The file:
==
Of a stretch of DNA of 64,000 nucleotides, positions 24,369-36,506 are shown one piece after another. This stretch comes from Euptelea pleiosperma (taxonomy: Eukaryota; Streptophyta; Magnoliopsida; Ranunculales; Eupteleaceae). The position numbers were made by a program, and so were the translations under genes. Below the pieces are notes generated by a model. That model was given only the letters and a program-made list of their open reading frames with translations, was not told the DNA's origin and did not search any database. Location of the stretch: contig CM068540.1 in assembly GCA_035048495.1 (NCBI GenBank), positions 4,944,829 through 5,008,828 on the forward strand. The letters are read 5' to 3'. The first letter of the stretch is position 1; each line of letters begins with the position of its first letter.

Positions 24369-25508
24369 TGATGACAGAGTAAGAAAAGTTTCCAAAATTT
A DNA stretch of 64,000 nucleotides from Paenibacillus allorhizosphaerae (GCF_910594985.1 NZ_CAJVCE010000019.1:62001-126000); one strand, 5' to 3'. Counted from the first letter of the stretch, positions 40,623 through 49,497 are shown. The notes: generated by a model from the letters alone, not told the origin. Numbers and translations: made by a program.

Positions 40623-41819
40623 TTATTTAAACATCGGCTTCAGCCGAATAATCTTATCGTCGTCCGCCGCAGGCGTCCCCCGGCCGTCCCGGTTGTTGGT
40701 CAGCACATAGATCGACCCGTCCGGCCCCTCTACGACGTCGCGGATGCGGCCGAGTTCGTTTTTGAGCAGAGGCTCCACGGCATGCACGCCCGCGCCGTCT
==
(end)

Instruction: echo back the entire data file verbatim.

Of a stretch of DNA of 64,000 nucleotides, positions 24,369-36,506 are shown one piece after another. This stretch comes from Euptelea pleiosperma (taxonomy: Eukaryota; Streptophyta; Magnoliopsida; Ranunculales; Eupteleaceae). The position numbers were made by a program, and so were the translations under genes. Below the pieces are notes generated by a model. That model was given only the letters and a program-made list of their open reading frames with translations, was not told the DNA's origin and did not search any database. Location of the stretch: contig CM068540.1 in assembly GCA_035048495.1 (NCBI GenBank), positions 4,944,829 through 5,008,828 on the forward strand. The letters are read 5' to 3'. The first letter of the stretch is position 1; each line of letters begins with the position of its first letter.

Positions 24369-25508
24369 TGATGACAGAGTAAGAAAAGTTTCCAAAATTT
A DNA stretch of 64,000 nucleotides from Paenibacillus allorhizosphaerae (GCF_910594985.1 NZ_CAJVCE010000019.1:62001-126000); one strand, 5' to 3'. Counted from the first letter of the stretch, positions 40,623 through 49,497 are shown. The notes: generated by a model from the letters alone, not told the origin. Numbers and translations: made by a program.

Positions 40623-41819
40623 TTATTTAAACATCGGCTTCAGCCGAATAATCTTATCGTCGTCCGCCGCAGGCGTCCCCCGGCCGTCCCGGTTGTTGGT
40701 CAGCACATAGATCGACCCGTCCGGCCCCTCTACGACGTCGCGGATGCGGCCGAGTTCGTTTTTGAGCAGAGGCTCCACGGCATGCACGCCCGCGCCGTCT